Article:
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China stocks hedge fund Cederberg trims fees on poor performance -letter

Reuters · 11/15/2022 12:50
China stocks hedge fund Cederberg trims fees on poor performance -letter

By Nell Mackenzie

- Cederberg Capital, a hedge fund invested in Chinese stocks, has lowered investor fees after its returns continue to suffer by China's reluctance to loosen its COVID policies.

Hedge fund manager Dawid Krige told investors in a letter seen by Reuters he would drop fees by 25 basis points "given the difficulty our clients have endured over the past 21 months." This will reduce fees for Cederberg Capital's China Class A and Class B vehicles to 1.25% and 1.0% respectively, effective on Jan. 1, 2023.

The MSCI China index .dMICN00000PUS is down almost a third this year, as China's top leadership body, the Politburo Standing Committee, has stuck to a "dynamic-zero" COVID policy meant to keep a lid on China's death toll.

Since 2020, China has reported 5,226 COVID fatalities among its population of 1.4 billion. In contrast, over 1 million people have died of the disease in the United States.

Krige's hedge fund, which has around $1 billion in assets under management, is down about 56% so far this year, according to his letter.

Despite that, Krige said this was a "potentially once in a decade opportunity" to buy Chinese stocks.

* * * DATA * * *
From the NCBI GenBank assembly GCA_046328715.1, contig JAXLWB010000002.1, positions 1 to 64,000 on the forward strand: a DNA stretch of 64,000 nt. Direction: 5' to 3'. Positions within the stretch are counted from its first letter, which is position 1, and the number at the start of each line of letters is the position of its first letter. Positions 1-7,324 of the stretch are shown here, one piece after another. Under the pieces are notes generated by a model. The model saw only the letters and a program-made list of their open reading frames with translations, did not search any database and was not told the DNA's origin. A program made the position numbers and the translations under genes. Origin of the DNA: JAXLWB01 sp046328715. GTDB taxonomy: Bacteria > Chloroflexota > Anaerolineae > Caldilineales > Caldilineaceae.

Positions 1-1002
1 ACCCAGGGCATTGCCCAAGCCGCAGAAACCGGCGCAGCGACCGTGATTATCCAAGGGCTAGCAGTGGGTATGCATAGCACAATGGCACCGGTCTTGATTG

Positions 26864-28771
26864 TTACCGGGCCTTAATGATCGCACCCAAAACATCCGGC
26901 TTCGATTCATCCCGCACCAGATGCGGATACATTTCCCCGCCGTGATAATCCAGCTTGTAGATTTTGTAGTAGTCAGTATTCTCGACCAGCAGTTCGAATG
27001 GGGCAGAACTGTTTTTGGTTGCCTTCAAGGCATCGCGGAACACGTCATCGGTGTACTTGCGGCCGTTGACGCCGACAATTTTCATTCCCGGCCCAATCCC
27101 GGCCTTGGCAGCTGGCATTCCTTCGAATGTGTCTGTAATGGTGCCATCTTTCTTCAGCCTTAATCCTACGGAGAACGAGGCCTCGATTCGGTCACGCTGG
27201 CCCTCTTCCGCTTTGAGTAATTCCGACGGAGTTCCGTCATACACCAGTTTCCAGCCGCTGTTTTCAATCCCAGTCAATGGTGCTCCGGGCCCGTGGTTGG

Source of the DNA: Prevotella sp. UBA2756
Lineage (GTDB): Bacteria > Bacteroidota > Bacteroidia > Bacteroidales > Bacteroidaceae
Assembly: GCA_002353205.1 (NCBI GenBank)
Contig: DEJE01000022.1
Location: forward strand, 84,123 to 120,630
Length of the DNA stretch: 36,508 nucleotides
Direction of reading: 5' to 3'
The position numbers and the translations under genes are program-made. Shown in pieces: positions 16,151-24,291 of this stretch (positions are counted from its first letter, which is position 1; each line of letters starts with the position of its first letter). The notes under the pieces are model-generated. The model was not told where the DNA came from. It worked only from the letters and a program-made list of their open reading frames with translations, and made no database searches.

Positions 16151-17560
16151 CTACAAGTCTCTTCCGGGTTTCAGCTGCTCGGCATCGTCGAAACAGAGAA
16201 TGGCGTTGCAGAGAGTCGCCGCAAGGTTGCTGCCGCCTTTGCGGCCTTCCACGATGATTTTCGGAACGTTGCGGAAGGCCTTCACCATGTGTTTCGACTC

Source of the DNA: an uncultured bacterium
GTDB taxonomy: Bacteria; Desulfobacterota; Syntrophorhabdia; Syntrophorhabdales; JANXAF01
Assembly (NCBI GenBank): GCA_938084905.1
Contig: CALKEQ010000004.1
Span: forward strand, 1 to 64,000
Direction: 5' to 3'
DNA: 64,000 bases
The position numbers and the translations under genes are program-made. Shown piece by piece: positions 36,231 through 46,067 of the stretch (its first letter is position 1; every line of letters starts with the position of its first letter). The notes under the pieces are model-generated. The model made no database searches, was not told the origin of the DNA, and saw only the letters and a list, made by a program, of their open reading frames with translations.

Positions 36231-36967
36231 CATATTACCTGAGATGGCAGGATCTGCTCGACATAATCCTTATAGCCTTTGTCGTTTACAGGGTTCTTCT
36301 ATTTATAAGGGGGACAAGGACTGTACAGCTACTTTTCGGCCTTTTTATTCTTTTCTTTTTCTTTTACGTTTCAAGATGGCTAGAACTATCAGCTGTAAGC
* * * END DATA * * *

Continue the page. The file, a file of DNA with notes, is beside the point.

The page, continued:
He warns that his fund is for the short-term investor, saying that within the ten years, the cheap valuations his stocks hold today will wind up being a bargain.

Krige's biggest positions include the Chinese property developer C&D International Investment Group Ltd 1908.HK, the Hong Kong Financial Exchange, JD.com 9618.HK in China, the social Prosus PRX.AS and Guangdong GR, an infrastructure fund.

Chinese markets have been hit by outflows in recent months with investors rethinking their exposure to the world's second- largest economy. Data from the Institute of International Finance showed Chinese stock portfolios had lost $7.6 billion in October, the biggest monthly outflows since March.

Money managers have increasingly launched emerging market or Asia investment products with exposure to China to meet increasing demand for such strategies from global investors.

(Reporting by Nell Mackenzie in London
Editing by Matthew Lewis)